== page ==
Letters for Tuesday, August 16, 2011

• Paradigm shifts needed • Badge of

honor • KEO efforts first-class

Paradigm shifts needed

“We have met the enemy, and he is ‘us’.” Has this line from a Pogo comic strip come back to haunt us?

The Age of Information is a blessing and a curse. The 24-7 media blitz has made it possible for the relentless stream of reporting, reviewing, and/or revealing anything and everything locally to globally, non-stop. In the process, analyzing and speculating on the success or failure of every consideration drones on daily.

Consequently, the public has become immunized.

On the subject of war and terrorism, for instance, every possible angle is being explored and scrutinized to the nth degree, upfront and in-your-face by media exponents.

The competitive edge to keep ratings high among the various news- focused commentators has created a scenario where everything we intend to do militarily is subject to full discussion and disclosure, no less, with absolute accountability of every option being considered exhaustively, deciphered and documented, with virtually nothing left un-examined.

It makes me wonder: in a combative situation, does one let the enemy know what one intends to do every step of the way? Where is the element of surprise? Might these be the very reasons why we are failing so miserably in our efforts?

Perhaps, media outlets, especially at the national and international levels, need to seriously consider making some major paradigm shifts in the way their reports are being made.

Jose Bulatao Jr., Kekaha

Badge of honor

In his latest letter (“No need to change charter,” Aug. 10), Alfred Laureta again chooses to reflect his purpose to support the “status quo” of our county administration and his disdain for the citizens of our county and their rights.

The boards and commissions of Kaua‘i serve vital roles in supplementing the duties of the council and the administration. All of the members of the boards and commissions are selected by a process run by the gatekeeper appointed by the mayor (the director of the Office of Boards and Commissions).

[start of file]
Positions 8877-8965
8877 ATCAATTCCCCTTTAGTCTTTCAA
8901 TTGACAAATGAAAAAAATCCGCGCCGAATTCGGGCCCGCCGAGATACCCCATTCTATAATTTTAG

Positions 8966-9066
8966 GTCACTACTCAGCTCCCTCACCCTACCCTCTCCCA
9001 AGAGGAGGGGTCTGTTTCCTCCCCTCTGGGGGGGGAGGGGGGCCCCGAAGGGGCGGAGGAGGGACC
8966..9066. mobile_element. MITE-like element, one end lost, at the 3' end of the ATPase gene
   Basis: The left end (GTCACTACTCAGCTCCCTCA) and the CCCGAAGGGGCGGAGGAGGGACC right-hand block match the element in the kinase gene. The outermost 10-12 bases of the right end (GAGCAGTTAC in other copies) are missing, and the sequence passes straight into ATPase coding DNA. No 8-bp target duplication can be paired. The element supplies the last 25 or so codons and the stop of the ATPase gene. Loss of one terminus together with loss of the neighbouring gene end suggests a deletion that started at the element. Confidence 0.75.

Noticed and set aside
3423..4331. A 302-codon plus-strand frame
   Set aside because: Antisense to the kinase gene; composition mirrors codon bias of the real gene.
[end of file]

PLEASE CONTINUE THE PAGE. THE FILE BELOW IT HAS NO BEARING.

These appointees are carefully screened to assure that the bodies on which they serve do not act inconsistently from the wishes of the administration. When, as occasionally happens, a person like Louis Abrams or Rolf Bieber is appointed who does not toe the line, his tenure is quite brief.

I had suggested that at least the members of the key commissions such as the Planning Commission, which controls developments on our island, the Charter Commission which considers potential ways to improve our charter and the Ethics Commission which reviews the integrity and morality of our county officials should be elected by our citizens.

Mr. Laureta, who apparently dislikes open elections, claims that this proposal would multiply the headaches of our officials and maybe it would. But I believe that the present selection process is clogged and the best way to obtain people who would serve the public interest rather than the interests of their appointer would be to allow a citizen vote.

 Judge, your words indicate a belief that the way our government is run and its structure are perfect. Surely you see that with a solid waste program costing over $9 million per year and with no new land fill sited after 20 years, with our “enterprise” operations that are supposed to have income equal to cost but don’t, and with Transient Vacation Rentals proliferating all over our island in violation of our General Plan some change is desperately needed.

Your remedy is always “elect better people.” But isn’t it just possible that other changes are needed also?

And, since you mentioned the term “nitpicker” three times in your letter, this term should be clarified. Many years ago former TGI editorialist Sue Dixon gave this label to a group of us who were and have been trying to better Kaua‘i. Though the name was given in a very uncomplimentary way, we “nitpickers” continue to wear this title with honor.

Glenn Mickens, Kapa‘a

KEO efforts first-class

In response to the article in Saturday’s issue of The Garden Island on homelessness on Kaua‘i, I have to say God bless Stephanie Fernandes as well as the entire staff and administration of Kaua‘i Economic Opportunity.

They all don’t just have a job, they have a mission and work very hard every day to accomplish their mission. Their efforts to help the needy on Kaua‘i is first-class.

Please send your tax-deductible contributions to the Kaua‘i Economic Opportunity. It will be the best contribution you can make on Kaua‘i.

Ron Agor, Lihu‘e

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